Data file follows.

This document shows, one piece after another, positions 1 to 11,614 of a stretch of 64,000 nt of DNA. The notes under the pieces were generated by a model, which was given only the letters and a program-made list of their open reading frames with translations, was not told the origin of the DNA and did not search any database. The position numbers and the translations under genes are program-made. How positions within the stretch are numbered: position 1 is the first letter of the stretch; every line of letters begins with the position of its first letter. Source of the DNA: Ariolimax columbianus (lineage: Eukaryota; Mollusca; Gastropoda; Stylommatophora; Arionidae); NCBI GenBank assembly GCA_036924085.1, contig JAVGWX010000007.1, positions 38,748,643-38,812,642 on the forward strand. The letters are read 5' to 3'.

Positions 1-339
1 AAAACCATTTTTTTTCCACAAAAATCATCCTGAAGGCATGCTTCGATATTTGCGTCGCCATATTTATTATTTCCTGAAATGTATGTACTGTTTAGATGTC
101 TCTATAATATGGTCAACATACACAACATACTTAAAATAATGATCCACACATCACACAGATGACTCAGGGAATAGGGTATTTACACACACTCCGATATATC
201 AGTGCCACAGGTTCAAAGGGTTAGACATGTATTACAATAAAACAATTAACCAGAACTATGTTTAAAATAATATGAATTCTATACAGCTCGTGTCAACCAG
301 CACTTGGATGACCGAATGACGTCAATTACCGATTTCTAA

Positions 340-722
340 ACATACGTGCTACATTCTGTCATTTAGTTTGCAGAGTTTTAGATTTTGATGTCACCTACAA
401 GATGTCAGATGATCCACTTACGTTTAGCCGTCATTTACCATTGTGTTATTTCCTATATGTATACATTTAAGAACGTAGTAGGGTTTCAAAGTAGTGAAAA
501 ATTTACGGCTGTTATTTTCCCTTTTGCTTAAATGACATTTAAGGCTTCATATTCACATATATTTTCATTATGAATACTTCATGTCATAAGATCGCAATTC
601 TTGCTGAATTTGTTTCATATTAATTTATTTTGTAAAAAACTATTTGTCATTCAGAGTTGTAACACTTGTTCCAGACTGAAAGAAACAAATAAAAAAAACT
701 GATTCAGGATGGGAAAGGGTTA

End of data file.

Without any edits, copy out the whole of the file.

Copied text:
This document shows, one piece after another, positions 1 to 11,614 of a stretch of 64,000 nt of DNA. The notes under the pieces were generated by a model, which was given only the letters and a program-made list of their open reading frames with translations, was not told the origin of the DNA and did not search any database. The position numbers and the translations under genes are program-made. How positions within the stretch are numbered: position 1 is the first letter of the stretch; every line of letters begins with the position of its first letter. Source of the DNA: Ariolimax columbianus (lineage: Eukaryota; Mollusca; Gastropoda; Stylommatophora; Arionidae); NCBI GenBank assembly GCA_036924085.1, contig JAVGWX010000007.1, positions 38,748,643-38,812,642 on the forward strand. The letters are read 5' to 3'.

Positions 1-339
1 AAAACCATTTTTTTTCCACAAAAATCATCCTGAAGGCATGCTTCGATATTTGCGTCGCCATATTTATTATTTCCTGAAATGTATGTACTGTTTAGATGTC
101 TCTATAATATGGTCAACATACACAACATACTTAAAATAATGATCCACACATCACACAGATGACTCAGGGAATAGGGTATTTACACACACTCCGATATATC
201 AGTGCCACAGGTTCAAAGGGTTAGACATGTATTACAATAAAACAATTAACCAGAACTATGTTTAAAATAATATGAATTCTATACAGCTCGTGTCAACCAG
301 CACTTGGATGACCGAATGACGTCAATTACCGATTTCTAA

Positions 340-722
340 ACATACGTGCTACATTCTGTCATTTAGTTTGCAGAGTTTTAGATTTTGATGTCACCTACAA
401 GATGTCAGATGATCCACTTACGTTTAGCCGTCATTTACCATTGTGTTATTTCCTATATGTATACATTTAAGAACGTAGTAGGGTTTCAAAGTAGTGAAAA
501 ATTTACGGCTGTTATTTTCCCTTTTGCTTAAATGACATTTAAGGCTTCATATTCACATATATTTTCATTATGAATACTTCATGTCATAAGATCGCAATTC
601 TTGCTGAATTTGTTTCATATTAATTTATTTTGTAAAAAACTATTTGTCATTCAGAGTTGTAACACTTGTTCCAGACTGAAAGAAACAAATAAAAAAAACT
701 GATTCAGGATGGGAAAGGGTTA